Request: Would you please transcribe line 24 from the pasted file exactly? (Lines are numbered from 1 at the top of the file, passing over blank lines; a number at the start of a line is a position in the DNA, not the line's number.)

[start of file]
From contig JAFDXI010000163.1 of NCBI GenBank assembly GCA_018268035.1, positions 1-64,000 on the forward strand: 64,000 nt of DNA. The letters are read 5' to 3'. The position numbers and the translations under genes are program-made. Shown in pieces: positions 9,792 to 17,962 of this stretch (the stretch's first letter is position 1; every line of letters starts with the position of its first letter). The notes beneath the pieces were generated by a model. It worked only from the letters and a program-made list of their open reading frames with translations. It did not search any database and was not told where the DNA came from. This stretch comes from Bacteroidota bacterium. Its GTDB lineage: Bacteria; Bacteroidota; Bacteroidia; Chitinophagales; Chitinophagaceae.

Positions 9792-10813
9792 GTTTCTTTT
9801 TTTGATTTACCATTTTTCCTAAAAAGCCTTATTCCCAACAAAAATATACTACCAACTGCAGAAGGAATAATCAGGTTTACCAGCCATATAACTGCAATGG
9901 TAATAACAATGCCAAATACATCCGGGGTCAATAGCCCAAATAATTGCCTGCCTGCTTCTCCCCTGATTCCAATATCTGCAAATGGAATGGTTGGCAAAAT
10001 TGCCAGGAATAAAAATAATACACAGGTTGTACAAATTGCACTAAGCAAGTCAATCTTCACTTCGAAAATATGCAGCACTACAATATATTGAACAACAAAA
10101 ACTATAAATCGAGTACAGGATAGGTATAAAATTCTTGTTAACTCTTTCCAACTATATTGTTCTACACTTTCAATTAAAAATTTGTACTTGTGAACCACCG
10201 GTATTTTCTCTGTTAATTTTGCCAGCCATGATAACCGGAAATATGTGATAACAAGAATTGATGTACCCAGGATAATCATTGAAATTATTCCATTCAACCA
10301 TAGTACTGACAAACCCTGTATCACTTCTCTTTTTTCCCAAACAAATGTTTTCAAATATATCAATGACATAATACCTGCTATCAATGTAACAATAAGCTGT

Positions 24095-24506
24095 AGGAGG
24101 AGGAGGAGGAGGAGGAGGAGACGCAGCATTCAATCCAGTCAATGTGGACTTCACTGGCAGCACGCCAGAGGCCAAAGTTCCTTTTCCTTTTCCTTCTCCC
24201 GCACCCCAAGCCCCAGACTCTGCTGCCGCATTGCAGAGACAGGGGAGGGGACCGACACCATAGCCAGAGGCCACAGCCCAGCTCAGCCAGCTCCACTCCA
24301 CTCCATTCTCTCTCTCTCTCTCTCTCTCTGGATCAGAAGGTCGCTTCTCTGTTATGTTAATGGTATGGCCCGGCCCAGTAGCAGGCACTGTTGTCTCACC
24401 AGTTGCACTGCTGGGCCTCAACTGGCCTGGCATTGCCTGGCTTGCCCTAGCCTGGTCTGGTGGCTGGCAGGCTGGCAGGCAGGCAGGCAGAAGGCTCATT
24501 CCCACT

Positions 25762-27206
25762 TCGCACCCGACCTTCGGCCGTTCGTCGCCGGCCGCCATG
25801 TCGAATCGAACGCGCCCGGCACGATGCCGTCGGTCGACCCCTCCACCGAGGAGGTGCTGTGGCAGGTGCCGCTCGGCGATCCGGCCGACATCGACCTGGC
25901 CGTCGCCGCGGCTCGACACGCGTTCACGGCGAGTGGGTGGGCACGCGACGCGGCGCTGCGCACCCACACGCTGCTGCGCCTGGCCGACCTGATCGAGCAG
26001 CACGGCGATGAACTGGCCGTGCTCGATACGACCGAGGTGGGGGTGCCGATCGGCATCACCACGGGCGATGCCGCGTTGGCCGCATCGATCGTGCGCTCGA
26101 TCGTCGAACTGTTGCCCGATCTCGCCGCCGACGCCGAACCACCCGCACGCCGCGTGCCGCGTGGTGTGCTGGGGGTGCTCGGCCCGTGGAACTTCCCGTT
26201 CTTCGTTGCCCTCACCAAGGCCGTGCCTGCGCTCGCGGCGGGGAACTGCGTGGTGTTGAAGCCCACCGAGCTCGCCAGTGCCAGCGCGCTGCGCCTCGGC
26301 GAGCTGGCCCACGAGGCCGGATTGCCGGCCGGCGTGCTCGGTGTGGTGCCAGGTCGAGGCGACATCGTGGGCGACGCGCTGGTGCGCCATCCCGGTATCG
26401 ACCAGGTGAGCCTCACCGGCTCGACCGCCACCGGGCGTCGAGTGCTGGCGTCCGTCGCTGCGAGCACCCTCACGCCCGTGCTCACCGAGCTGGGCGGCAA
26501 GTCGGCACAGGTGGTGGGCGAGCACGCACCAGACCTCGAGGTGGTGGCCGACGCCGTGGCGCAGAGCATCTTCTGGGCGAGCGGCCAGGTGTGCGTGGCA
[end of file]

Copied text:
26301 GAGCTGGCCCACGAGGCCGGATTGCCGGCCGGCGTGCTCGGTGTGGTGCCAGGTCGAGGCGACATCGTGGGCGACGCGCTGGTGCGCCATCCCGGTATCG